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9 Myths About Excessive Sweating

9 Myths About Excessive Sweating

Magazine, Living Well, Merilee Kern, MBA


9 Myths About Excessive Sweating

Man with Hyperhidrosis sweating very badly under armpit

As people go about their daily lives, there’s a common but hidden scourge: excessive sweating. In fact, a national survey conducted by the International Hyperhidrosis Society (IHhS)—the scholars of sweat—shows multiple millions suffer from extreme, uncomfortable, embarrassing, debilitating, and emotionally-devastating sweating. This type of sweating is a serious medical condition known as hyperhidrosis and nearly 367 million people of all ages struggle with it on their hands, feet, face, underarms, or body.

Hyperhidrosis can be particularly devastating. While many attempt to hide their sweating problems and suffer in silence, the impacts are often hard to cover up. Dramatic sweating in the presence of peers at work, or in extracurricular or social environments, can cause severe embarrassment, stress, anxiety, and other emotional issues. Even when people are alone, away from potential judgements, hyperhidrosis often takes a heavy toll—adversely impacting one’s productivity in a myriad of ways.


Those with hyperhidrosis struggle with disproportionate and random sweating that may drench clothing, ruin papers, damage technology tools, make playing sports and musical instruments impossible, promote hiding and isolation behaviors, degrade self-esteem, and prompt bullying at any age—among kids and adults. The holistic effect on life—workplace, marital, social and otherwise—is thus profound. In fact, research published in Archives of Dermatological Research indicates that the majority of those with excessive sweating confirm the condition has negative impacts on their social life, well-being, and emotional as well as mental health.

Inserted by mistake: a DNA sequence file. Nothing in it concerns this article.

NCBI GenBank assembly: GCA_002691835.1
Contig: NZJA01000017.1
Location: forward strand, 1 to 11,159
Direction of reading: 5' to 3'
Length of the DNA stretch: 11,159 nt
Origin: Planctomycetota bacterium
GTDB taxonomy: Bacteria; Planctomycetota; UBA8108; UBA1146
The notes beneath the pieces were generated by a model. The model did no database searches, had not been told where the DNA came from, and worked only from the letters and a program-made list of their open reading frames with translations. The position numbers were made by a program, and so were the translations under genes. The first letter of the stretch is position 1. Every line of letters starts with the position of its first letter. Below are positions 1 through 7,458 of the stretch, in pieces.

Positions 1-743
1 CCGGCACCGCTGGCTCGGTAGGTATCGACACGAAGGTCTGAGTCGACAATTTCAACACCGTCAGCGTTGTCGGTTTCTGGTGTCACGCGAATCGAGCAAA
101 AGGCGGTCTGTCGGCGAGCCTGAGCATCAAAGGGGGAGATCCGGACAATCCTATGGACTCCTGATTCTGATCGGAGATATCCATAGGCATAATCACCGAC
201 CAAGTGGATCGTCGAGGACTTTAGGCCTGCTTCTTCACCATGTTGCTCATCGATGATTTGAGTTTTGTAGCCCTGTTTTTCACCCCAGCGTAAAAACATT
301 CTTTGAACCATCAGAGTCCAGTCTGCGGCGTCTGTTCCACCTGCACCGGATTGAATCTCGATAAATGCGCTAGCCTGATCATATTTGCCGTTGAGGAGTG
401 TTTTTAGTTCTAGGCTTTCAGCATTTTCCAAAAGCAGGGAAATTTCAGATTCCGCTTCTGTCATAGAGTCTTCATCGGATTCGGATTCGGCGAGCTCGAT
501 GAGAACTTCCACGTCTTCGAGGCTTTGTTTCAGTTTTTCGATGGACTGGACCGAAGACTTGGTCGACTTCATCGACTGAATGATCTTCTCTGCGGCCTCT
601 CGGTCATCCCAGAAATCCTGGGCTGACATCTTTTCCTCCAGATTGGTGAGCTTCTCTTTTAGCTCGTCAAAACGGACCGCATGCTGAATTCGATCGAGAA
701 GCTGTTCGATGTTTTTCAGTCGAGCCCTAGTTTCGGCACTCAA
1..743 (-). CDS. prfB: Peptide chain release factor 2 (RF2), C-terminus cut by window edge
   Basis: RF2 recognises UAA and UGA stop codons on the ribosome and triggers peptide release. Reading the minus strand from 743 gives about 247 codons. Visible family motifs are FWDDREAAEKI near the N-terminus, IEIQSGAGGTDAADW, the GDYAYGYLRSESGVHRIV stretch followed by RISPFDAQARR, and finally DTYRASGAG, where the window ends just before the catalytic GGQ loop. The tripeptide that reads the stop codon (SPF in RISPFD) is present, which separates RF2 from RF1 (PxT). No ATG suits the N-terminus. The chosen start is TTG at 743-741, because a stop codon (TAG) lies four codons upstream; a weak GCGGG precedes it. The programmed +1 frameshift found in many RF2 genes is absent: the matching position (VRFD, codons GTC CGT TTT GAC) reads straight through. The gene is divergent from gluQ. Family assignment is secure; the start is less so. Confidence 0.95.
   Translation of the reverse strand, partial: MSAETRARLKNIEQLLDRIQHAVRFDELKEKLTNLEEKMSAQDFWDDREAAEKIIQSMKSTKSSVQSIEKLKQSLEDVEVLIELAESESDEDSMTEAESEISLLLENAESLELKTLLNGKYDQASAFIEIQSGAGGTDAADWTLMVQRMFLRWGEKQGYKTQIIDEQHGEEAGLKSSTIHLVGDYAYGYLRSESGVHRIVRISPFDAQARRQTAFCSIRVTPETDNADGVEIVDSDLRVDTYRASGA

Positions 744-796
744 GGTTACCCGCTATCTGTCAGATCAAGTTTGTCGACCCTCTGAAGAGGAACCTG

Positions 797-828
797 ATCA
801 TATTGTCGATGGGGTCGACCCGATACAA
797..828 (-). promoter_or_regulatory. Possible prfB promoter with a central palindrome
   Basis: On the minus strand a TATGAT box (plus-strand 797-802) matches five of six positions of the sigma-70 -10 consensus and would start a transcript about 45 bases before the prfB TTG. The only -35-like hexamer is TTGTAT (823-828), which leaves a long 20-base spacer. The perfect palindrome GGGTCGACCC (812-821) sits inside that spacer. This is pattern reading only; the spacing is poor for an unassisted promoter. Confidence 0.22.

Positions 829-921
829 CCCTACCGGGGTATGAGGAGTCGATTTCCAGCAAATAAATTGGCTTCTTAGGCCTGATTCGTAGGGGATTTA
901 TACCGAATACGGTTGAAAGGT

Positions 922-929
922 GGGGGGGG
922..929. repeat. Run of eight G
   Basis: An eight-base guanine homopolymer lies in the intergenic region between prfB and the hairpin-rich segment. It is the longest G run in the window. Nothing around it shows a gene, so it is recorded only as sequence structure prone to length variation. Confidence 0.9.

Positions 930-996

Lisa J Pieretti, Executive Director of IHhS, notes, “Excessive sweating is a dermatological disorder that can cause an otherwise healthy person to produce up to five times more sweat than is normal or necessary. The pressures of dealing with a ‘sweating problem’ around peers can be catastrophic to self-esteem and more. Too often, people become anxious about attending work or school, socializing with friends, or being out in public in general. But when those with hyperhidrosis receive support, understanding, and appropriate treatment, their lives can be dramatically changed.”
To that point, IHhS co-founder Dr. David Pariser urges that, while hyperhidrosis is the number one dermatological disease in terms of negatively affecting a person’s quality-of-life, it’s also number one in having the most positive impact when treated. “When hyperhidrosis is caught early, a person’s life can be transformed for the better in a multitude of ways,” he says.


With that in mind, the first step toward providing solutions for those who sweat excessively is to bust some common myths and misconceptions with facts from the experts at the IHhS, including these:


Myth: Sweaty people are out-of-shape, nervous or have hygiene issues.

Truth: The average person has 2 to 4 million sweat glands. Sweat is essential to human survival and serves as the body’s coolant, protecting it from overheating. Many athletes actually sweat more than other people because their bodies have become very efficient at keeping cool. Meanwhile, people with hyperhidrosis (which causes overactive sweat glands) sweat excessively regardless of mood, weather, or activity level—often producing 4 or 5 times more sweat than is considered “normal”.


Myth: Those with hyperhidrosis don’t suffer with workplace-specific activities.

Truth: In a recent 2017 study, 63% of those with hyperhidrosis reported interference in the performance of tasks at work or school due to their condition.


Myth: To have hyperhidrosis, one must be dripping and saturated with sweat.